John Dickson Carr: where to start?

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(Credit: Britannica.com)

Where should someone interested in John Dickson Carr/Carter Dickson start?

I read most of his books for the first time as a teenager in the 70s, long before you could order books online… I basically read them in whatever order I happened to find them in used-book stores. (Sometimes I’d find two or three at once so I’d get to choose.) Ah, the luxury of being a first-time Carr reader today and being able to read them in whatever order you please.

That said, if I were advising someone on what to read first, I’d say, “Start with a classic.” Some possibilities:

  • Death in Five Boxes (not one of his best-known, but for my money one of his best)
  • The Case of the Constant Suicides (two good impossible murders, wonderful setting, plenty of humour). Both of these are full of fine clues and deductions, but don’t have as many twists and turns as some of Carr’s mid-30s efforts like The Arabian Nights Murder or The Unicorn Murders, which a total newcomer might find intimidating.
  • Another good starter might be the novella The Third Bullet, which has an impossible crime worthy of a full-length book, but isn’t as long, so if you hate it, you’ll know Carr isn’t for you without having invested too much time.

If you can’t find one of those…

  • The Black Spectacles/The Problem of the Green Capsule
  • He Who Whispers
  • She Died a Lady
  • He Wouldn’t Kill Patience – what I said about my top two can be applied to these four as well.
  • As a dark horse, A Graveyard to Let, the first H.M. novel I ever read. It’s a flawed book in ways these others aren’t, but a man dives into a swimming pool and vanishes! How can you resist an impossible situation like that?

Not that you can go too far wrong with a Carr from between 1935 and 1950.  The earlier and later books are more of a mixed bag, and although a lot of the historicals are worth reading, I wouldn’t start a newbie off with one of them unless they were already a fan of historical fiction. And Carr’s series characters don’t evolve from book to book, so reading their books out of order is more of an option than it would be for a lot of series today. That said:

  • Even though it’s one of the classics, I wouldn’t start with The Judas Window, because there is a passage in it that partly spoils a couple of earlier novels. (Seeing is Believing, by the way, does the same with no fewer than three of H.M.’s previous cases.)
  • I also wouldn’t start with The Three Coffins/The Hollow Man, simply because it’s the most complex puzzle he ever devised and I’d want to start with a few others and work up to it. That said, it was my first Carr novel and I’m unscathed! (I had already read a number of his short stories, so I wasn’t going in entirely unprepared.)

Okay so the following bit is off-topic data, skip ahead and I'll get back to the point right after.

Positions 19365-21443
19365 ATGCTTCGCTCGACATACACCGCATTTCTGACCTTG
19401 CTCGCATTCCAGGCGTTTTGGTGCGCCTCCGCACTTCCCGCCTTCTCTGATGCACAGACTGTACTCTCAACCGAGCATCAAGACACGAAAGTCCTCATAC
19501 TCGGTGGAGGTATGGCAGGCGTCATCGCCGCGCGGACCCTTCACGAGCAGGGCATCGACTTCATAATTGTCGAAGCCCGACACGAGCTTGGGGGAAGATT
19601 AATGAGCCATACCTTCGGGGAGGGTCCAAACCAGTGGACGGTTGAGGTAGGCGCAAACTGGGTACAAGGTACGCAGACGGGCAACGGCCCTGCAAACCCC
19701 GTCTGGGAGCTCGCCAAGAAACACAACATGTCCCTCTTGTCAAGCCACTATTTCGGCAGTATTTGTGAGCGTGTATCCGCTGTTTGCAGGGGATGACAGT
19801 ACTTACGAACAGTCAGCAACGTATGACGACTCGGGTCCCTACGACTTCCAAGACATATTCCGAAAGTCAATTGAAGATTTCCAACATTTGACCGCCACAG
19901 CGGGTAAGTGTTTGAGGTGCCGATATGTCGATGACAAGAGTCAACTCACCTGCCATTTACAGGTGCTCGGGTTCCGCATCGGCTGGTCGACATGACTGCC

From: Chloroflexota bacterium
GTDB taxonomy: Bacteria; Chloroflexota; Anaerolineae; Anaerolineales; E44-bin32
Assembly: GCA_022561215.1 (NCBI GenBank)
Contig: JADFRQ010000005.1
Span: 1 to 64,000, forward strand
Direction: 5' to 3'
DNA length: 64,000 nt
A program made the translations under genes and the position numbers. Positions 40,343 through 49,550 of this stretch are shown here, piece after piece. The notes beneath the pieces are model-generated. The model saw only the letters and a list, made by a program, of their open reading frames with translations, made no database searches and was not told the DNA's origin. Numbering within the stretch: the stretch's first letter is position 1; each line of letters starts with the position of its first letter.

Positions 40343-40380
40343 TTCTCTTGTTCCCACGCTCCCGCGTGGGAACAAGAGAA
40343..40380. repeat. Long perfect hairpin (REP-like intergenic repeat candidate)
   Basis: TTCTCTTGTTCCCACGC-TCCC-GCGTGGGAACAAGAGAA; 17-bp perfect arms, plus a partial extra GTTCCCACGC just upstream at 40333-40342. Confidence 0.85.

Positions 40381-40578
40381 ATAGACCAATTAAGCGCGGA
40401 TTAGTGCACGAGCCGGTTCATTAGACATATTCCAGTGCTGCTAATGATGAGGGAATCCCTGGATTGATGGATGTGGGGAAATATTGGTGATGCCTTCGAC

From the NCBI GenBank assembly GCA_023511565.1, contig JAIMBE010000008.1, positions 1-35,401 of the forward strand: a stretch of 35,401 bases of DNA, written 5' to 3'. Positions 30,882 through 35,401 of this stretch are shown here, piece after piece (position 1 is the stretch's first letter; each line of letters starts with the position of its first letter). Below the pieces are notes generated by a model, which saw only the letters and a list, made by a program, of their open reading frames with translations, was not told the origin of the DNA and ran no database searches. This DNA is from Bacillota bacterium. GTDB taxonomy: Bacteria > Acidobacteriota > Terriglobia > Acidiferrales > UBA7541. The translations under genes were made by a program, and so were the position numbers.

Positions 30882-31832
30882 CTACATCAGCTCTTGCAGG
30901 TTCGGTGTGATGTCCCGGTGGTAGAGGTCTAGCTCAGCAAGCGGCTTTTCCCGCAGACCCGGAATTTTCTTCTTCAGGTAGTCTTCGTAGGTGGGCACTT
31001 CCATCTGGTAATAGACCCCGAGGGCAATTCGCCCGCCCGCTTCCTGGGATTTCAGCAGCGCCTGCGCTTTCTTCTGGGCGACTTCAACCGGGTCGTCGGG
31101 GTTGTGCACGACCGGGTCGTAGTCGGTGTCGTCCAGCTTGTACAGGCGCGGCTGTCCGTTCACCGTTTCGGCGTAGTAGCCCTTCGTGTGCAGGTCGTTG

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5 thoughts on “John Dickson Carr: where to start?

  1. I have 16 Carr novels standing in the way of A Graveyard to Let, which is somewhat of a comfortingly high number as the stack keeps getting shorter and shorter. I’m happy to hear that you keep it in high regard. As a later era Merrivale, I imagine it’ll have some painful slapstick humor, but I’m hoping I enjoy the mystery.

    When it comes to a first experience with Carr, I think there are two dimensions a reader should experience:
    1. A completely perplexing puzzle that has their mind churning through endless dead end solutions.
    2. A solution to the puzzle that triggers a satisfied sensation of “oh, I should have thought of that”, or “oh, I was thinking about it completely wrong!”

    Of course, Carr has a lengthy list of books that meet both qualifications, and yes, most fall in the time range that you suggest. I’d say that the first books to possess these qualities are Hag’s Nook and The Bowstring Murders (both 1933). Well, It Walks By Night actually qualifies as well, but it isn’t a title I’d recommend as a first experience – not because it’s bad in any sense, there are just better choices for a first Carr.

    As for the last books to really nail those qualities, well, that’s a conversation for a different time…

    Liked by 1 person

    1. Thanks for your comment! Graveyard, like the other late H.M. novels, has some slapstick humour, but not all that much. For my money, Night at the Mocking Widow and The Cavalier’s Cup are the only ones where it really gets out of hand.

      It also has a puzzle and solution that meet qualifications 1 and 2 above… there’s one major thing about it that keeps it out of the top drawer, but that might be venturing into spoiler territory!

      Interesting point you raise about what the last books are to nail those qualities. I’m going to start thinking about that for a future post…

      Like

  2. I would agree conpletely with you on appeoach and book choices. I started with THE READER IS WARNED, PANIC IN BOXC and FIRE, BURN – the very late Fell is probably nobody’s favourite but I could see in all of these what I would continue to love: the staggering ingenuity, the terrific sense of atmosphere and above all a desire to entertain. This was 35 years ago and I have bever looked back

    Liked by 1 person

    1. Panic in Box C was only my second Fell novel, and I have a lot of affection for it. One part of the solution I can’t swallow, but the impossible crime is pretty good! Reading it certainly helped keep me on the path that I started with The Three Coffins.

      Liked by 1 person

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